Ivor Callely a controversial and divisive figure during his long political career
Callely an anomaly in the world of politics, writes Harry McGee
Ivor Callely’s political career had ground to a halt long before his conviction in Dublin Circuit Criminal Court.
But his guilty plea on charges relating to submitting false claims for mobile phone expenses was a reminder of why this particular political career was always going to end in failure.
Ivor Callely was always an anomaly in the world of politics. Though a member of Fianna Fáil for over 30 years, there was a sense that the only cause to which he gave blind and unquestioning loyalty was the advancement of Ivor Callely.
His image was a 1980s take on the mohair suit brigade of the 1960s - loud pin-stripe suits and carefully groomed hair provided his trademark look. There were the other trappings including a large house, a Range Rover, a motorboat and the palatial holiday home in West Cork.
His nickname was ‘Ivor the Driver’. It was a testament to his ambition and ego but also his energy. He was a relentless worker and, in fairness to him, annexed Clontarf for Fianna Fáil when he was at his height (it was never a traditional vote-getting area for the party).
But throughout his political career, he never gave a sense of having a point of view or a set of values – other than a general pro-business outlook. His most outspoken comments were vitriolic (and ignorant) remarks about asylum seekers in the late 1990s as well as a slightly bizarre defence of Dublin taxi drivers fighting regulation in the industry.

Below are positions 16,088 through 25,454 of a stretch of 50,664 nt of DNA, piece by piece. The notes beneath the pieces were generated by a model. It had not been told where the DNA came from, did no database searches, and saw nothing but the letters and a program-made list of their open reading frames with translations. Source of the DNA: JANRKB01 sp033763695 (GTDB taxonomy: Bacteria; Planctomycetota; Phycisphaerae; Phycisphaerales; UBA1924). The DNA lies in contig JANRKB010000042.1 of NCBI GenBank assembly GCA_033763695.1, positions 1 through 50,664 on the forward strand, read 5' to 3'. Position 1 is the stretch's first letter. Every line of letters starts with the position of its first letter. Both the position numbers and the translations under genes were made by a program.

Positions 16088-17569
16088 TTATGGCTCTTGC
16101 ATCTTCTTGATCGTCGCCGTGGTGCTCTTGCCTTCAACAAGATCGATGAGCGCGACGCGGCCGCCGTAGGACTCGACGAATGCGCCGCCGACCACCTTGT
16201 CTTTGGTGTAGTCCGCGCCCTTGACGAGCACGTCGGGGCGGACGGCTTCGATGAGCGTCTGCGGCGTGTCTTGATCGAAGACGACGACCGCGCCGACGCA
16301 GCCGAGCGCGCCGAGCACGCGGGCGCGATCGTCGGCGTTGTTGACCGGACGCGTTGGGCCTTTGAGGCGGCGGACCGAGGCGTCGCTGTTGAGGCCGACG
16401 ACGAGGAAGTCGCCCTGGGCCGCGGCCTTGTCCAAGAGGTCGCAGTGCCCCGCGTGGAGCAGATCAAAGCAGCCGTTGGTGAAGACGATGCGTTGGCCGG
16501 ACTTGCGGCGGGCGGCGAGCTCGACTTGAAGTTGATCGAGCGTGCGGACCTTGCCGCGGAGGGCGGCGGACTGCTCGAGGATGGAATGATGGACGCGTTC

In an RTÉ interview in the autumn of 2005 he declared he wanted to be Taoiseach. But his ambition and ego was never accompanied by depth of thinking or any self-understanding. In truth, Callely’s great political project was Ivor Callely. Along the way, he cut corners, alienated party colleagues, muscled in on initiatives, and continued to break rules to attain his goals.
Callely was born in Dublin in 1958 and educated in St Paul’s in Raheny and Fairview College. He graduated with a diploma in business studies and worked as a representative for a pharmaceutical company. His political breakthrough came in 1985 when he was elected to Dublin City Council. Around that time he candidly, and refreshingly, described himself in non Fianna Fáil terms as a “young sexually active person.”
He made his Dáil breakthrough in 1989 when Fianna Fáil won three seats out of four in the constituency. It was an impressive performance as the then Taoiseach Charles Haughey was the dominant personality and Callely’s success was a direct challenge to the Haughey regime. There is a long-standing enmity since then between him and the Haughey.s.